Many of the ideas on assemblage formation presented in this paper were formulated through discussions with Chad McDaniei, who greatly improved the logic of my thinking on the subject. Philip J. Arnold III, T. J. Ferguson, Robert D. Leonard, Ben A. Nelson, and Michael Schiffer provided helpful comments and suggestions on earlier versions of this paper; one of which was delivered at the 52nd Annual Meeting of the Society for American Archaeology, in Toronto, Canada. Timothy J. Seaman provided valuable assistance in the production of the figures. Research conducted for this paper was made possible by a grant from the National Science Foundation (Dissertation Improvement Grant No. BNS-8607917), and a Challenge Assistantship from the Office of Graduate Studies, University of New Mexico.
16.x.1988 Department of Anthropology
University of New Mexico Albuquerque, NM 87131
Aldenderfer, Mark S. 1981. Creating assemblages by computer simulation: the development and use of ABSIM. In Simulations in Archaeology (ed. J. A. Sabloff). Albuquerque: University of New Mexico Press, pp. 67-118.
Ammerman, Albert J. and Feldman, Marcus W. 1974. On the 'making' of an assemblage of stone tools. American Antiquity, 39: 610-16.
Arnold, Dean E. 1985. Ceramic Theory and Cultural Process. Cambridge: Cambridge University Press.
Baumhoff, Martin A. and Heizer, Robert F. 1959. Some unexplored possibilities in ceramic analysis. American Antiquity, 15: 308-16.
Binford, Lewis R. and Sabloff, Jeremy A. 1982. Paradigms, systematics, and archaeology. Journal of Anthropological Research, 38: 137-53.
Birmingham, Judy. 1975. Traditional potters of Kathmandu Valley: an ethnoarchaeological study. Man (N.S.) 10: 370-86.
Clarke, David L. 1972. Models and paradigms in contemporary archaeology. In Models in Archaeology (ed. D. L. Clarke). London: Methuen, pp. 1-60.
Cook, Sherburne F. 1972. Can pottery residues be used as an index to population? Contributions of the University of California Archaeological Research Facility, 14: 17-39.
Cor dell, Linda S. 1981. The Wetherill Mesa simulation: a retrospective. In Simulations in Archaeology (ed. J. A. Sabloff). Albuquerque: University of New Mexico Press, pp. 119-42.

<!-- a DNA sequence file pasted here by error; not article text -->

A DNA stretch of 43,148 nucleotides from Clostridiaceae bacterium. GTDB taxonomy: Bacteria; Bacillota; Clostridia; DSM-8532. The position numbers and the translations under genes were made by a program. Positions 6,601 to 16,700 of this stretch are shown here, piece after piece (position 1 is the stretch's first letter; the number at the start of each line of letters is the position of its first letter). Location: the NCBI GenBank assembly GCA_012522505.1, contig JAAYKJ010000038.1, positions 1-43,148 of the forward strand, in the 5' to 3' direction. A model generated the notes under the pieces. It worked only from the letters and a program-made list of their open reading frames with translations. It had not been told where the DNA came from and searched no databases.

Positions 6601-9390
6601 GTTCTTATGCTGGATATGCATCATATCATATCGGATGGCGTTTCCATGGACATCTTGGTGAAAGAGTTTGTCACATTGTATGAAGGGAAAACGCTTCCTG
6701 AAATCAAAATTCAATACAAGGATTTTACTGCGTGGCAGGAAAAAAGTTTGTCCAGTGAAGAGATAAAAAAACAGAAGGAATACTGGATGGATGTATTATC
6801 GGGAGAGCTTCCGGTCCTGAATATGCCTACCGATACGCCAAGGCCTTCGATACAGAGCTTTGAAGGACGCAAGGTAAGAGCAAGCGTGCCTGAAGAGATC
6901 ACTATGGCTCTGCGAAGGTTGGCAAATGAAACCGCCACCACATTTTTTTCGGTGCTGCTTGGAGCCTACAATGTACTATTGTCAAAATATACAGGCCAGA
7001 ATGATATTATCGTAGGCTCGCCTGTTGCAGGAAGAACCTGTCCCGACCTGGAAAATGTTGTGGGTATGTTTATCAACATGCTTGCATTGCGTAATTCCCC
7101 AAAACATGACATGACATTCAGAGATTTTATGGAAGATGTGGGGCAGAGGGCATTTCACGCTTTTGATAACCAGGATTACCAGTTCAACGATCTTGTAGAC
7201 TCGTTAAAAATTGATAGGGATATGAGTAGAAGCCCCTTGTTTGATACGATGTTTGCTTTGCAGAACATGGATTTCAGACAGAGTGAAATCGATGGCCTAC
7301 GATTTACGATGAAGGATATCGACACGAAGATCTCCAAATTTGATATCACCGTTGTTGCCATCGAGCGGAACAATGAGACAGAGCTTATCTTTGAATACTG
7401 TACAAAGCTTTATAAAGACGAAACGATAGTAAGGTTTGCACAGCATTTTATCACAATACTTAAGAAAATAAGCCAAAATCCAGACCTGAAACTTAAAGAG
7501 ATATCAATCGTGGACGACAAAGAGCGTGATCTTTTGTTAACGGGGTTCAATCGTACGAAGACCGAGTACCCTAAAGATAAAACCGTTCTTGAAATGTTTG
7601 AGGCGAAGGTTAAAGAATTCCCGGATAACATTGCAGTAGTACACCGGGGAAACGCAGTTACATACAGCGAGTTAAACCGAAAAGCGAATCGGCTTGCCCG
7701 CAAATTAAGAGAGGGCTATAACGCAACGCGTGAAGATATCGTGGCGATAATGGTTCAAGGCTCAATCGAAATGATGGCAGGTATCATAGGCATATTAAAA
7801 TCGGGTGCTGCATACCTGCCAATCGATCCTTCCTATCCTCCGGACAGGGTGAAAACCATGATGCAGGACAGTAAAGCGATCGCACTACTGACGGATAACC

David, Nicholas. 1971. The Fulani compound and the archaeologist. World Archaeology, 3(2): 111-31.

146 Barbara J. Mills
David, Nicholas. 1972. On the life span of pottery, type frequencies, and archaeological inference. American Antiquity, 37: 141-2.
David, Nicholas and Hennig, Hilke. 1972. The ethnography of pottery: a Fulani case seen in archaeological perspective. Addison Wesley Module, 21.
Deal, Michael. 1983. Pottery Ethnoarchaeology Among the Tzeltal Maya. Doctoral dissertation, Department of Archaeology, Simon Fraser University.
de Barros, Philip L. F. 1982. The effects of variable site occupation span on the results of frequency sedation. American Antiquity, 47: 291-315.
DeBoer, Warren R. 1974. Ceramic longevity and archaeological interpretation. American Antiquity, 39: 335-43.
DeBoer, Warren R. 1983. The archaeological record as preserved death assemblage. In Archaeological Hammers and Theories (eds A. Keene and J. Moore). New York: Academic Press, pp. 19-36.
DeBoer, Warren R. 1985. Pots and pans do not speak, nor do they lie: the case for occasional reductionism. In Decoding Prehistoric Ceramics (ed. B. A. Nelson). Carbondale: Southern Illinois University Press, pp. 347-57.
DeBoer, Warren R. and Lathrap, Donald W. 1979. The making and breaking of Shipibo-Conibo ceramics. In Ethnoarchaeology: Implications of Ethnography for Archaeology (ed. C. Kramer). New York: Columbia University Press, pp. 102-38.
Dunnell, Robert. 1986. Methodological issues in Americanist artifact classification. In Advances in Archaeological Method and Theory, vol. 9, (ed. M. B. Schiffer). New York: Academic Press, pp. 149-207.
Foster, George M. 1960. Life expectancy of utilitarian pottery in Tzintzuntzan, Michoacan, Mexico. American Antiquity, 25: 606-9.
Hally, David J. 1986. The identification of vessel function: a case study from Northwest Georgia. American Antiquity, 51: 267-95.
Hatch, James W., Whittington, Stephen L. and Dyke, Bennett. 1982. A simulation approach to the measurement of change in ceramic frequency seriation. North American Archaeologist, 3:
Kohler, Timothy A. 1978. Ceramic breakage rate simulation: population size and the Southeastern Chiefdom. Newsletter of Computer Archaeology, 14: 1-18.